Adjusting to Your CPAP Mask

Wearing a CPAP mask at night can help sleep apnea sufferers reduce their risk of serious health issues, including heart problems and stroke, which are associated with this potentially life-threatening sleep disorder.

People with sleep apnea stop breathing frequently during sleep when their airways become blocked. This causes oxygen deprivation. They briefly wake up – often unknowingly – gasping for breath only to fall back asleep within seconds and repeat the cycle throughout the night.

Breathing therapy using CPAP (continuous positive airway pressure) equipment is the most frequently prescribed treatment to help people alleviate their symptoms. The mask is attached to a flexible hose that connects to a small CPAP machine that drives the air through the mask and keeps your airways open .

While wearing a CPAP mask at night can effective address symptoms, many people have a hard time adjusting to the feel of the masks and find them uncomfortable. Yet, the CPAP equipment and mask can literally save your life.

There are a variety of models from which to choose and masks come in different sizes, shapes and materials to address individual needs. Yet, finding the right mask you can easily tolerate during sleep is essential.

Here are the common issues people have with their CPAP face masks... and what you can do to address any problems that arise.

Claustrophobia - Initially, your mask may feel strange and uncomfortable. To help you get used to wearing it, you may want to wear it for a few hours while you are awake. Then, keep it on for as long as you can comfortably wear it the first few nights. Then, increase the duration of each night.

Make sure your CPAP mask straps are adjusted to a comfortable fit and are not too tight. Anti-anxiety drugs may help if wearing the mask seems unbearable; ask your doctor if this option is for you.

Nose Blockage or Irritation - CPAP machine air is very dry and may irritate your nasal areas causing dripping, sneezing, or stinging. You may also experience a bit of bleeding from your nose.

That's why many machines have a built in humidifier, which can help significantly with these symptoms. If your machine doesn't have this feature, you may want to considering replacing it with one that does. Also, lubricating nasal sprays may help.

Poor Fit, Lost Air Pressure - Some masks cover just your nose; while other CPAP masks are designed to be worn over your nose and mouth. Your physician will prescribe the type of CPAP mask you need for your condition. The good news is that there are a wide range of designs from which to choose. The key is to find a mask that feels comfortable and fits well night after night.

If you suspect air is escaping, make sure that facial hair like beards and mustaches aren't getting in the way. Also, dirty oily skin may prevent the seal from being air tight. If your mask loses air, then treatment is compromised. Paying attention to your facial hygiene at night can help increase the effectiveness of your therapy and protect our health.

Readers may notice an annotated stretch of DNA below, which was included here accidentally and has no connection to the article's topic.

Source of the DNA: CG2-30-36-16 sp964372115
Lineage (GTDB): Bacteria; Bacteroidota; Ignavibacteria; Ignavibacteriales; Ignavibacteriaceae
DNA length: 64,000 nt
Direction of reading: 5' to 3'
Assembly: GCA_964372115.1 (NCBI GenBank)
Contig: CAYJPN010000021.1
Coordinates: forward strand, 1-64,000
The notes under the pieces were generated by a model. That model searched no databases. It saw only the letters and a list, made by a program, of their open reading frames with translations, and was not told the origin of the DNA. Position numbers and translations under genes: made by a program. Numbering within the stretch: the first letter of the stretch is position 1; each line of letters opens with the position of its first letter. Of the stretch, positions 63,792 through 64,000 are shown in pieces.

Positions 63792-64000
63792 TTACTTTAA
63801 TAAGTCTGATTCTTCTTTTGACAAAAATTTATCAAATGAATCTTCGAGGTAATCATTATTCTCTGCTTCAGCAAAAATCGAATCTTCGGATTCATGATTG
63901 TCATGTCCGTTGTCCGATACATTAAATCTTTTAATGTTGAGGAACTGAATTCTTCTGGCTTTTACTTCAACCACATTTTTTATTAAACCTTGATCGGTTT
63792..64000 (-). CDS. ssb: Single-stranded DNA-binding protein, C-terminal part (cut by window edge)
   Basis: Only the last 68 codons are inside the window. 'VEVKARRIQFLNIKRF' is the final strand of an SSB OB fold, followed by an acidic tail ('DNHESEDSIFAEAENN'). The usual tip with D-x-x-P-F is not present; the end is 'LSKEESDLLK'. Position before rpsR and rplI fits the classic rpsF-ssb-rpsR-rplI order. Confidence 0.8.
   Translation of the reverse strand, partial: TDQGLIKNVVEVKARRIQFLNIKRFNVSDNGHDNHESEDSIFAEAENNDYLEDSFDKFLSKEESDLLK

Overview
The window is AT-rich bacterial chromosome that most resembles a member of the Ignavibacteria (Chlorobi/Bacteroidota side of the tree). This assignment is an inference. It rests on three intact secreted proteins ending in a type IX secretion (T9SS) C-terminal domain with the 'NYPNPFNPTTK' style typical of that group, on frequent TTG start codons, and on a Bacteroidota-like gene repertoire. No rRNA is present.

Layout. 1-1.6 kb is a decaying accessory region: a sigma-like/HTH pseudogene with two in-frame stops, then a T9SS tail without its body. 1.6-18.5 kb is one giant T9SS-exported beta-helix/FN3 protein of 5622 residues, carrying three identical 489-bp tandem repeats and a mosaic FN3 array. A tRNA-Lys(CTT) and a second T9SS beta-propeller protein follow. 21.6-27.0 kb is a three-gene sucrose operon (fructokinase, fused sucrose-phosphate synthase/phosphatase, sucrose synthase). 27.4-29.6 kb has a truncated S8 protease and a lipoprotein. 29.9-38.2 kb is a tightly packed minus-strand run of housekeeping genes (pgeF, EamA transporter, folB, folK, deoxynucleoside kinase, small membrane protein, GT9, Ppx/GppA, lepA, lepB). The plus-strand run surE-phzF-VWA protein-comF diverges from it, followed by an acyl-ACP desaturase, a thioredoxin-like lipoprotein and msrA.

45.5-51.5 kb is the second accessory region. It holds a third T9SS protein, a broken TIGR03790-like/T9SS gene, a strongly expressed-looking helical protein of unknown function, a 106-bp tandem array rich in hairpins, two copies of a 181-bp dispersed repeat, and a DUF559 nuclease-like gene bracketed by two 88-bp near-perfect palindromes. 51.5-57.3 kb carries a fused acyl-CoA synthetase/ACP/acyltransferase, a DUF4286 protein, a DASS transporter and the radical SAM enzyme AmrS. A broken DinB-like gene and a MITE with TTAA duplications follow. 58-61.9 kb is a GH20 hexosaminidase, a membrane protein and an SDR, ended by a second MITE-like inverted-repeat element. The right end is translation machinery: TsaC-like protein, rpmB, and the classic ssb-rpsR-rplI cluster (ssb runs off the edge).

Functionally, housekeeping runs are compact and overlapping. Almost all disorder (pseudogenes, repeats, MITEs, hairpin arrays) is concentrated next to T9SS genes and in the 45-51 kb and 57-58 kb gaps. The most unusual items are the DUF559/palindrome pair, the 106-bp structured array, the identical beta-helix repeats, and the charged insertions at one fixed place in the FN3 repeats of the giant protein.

Frustration - It can be discouraging when the CPAP machine interrupts your night rather than you sleep better and alleviate your symptoms. Try to remember the positive aspects of treatment and do everything you can to stick to it.

Consider keeping a sleep diary and record if headaches lessen or you feel less tired in the morning. If your sleep apnea is not improving, let your doctor know and look into other options for treatment.

Breathing Problems - CPAP equipment helps relieve sleep apnea by keeping your airways open. Yet, if for some reason you can't breathe through your nose, then the therapy may ineffective.

Talk with your doctor about your situation. Over-the-counter medication to help with cold and allergy symptoms may help if you are congested. Surgery may be needed if there is an underlying problem with your nasal passages.

Stomach Bloating - You should not experience an excess of air in your stomach while using the machine. Flatten your sleeping alignment so that air is not blocked in the throat. Try using only one pillow at night and make sure your air flow is not set to high.

Annoying Sounds - Older CPAP models can have a distinct humming sound or vibration that can keep you awake at night. Place the machine as far away from you as physically possible if it is disturbing your ability to sleep. Newer models are much quieter and may be an option you need to consider.

Tubing Interference - Knocking or tangling the tube that connects the CPAP mask to the machine can be annoying and disruptive to sleep. The more you use your CPAP equipment the easier it will be to sleep with. Consider getting a specially designed CPAP pillow that is contoured for the tubing or use a soft blanket to position the tubing so you can sleep.

Remember that CPAP therapy helps with your symptoms. It doesn’t cure your condition so you may need to wear your mask every night for a long time. That’s why it is essential to find the right mask with the right fit – and where it consistently.

Source:  Written by Steve Miller. of the Sleeping Disorders Help Blog

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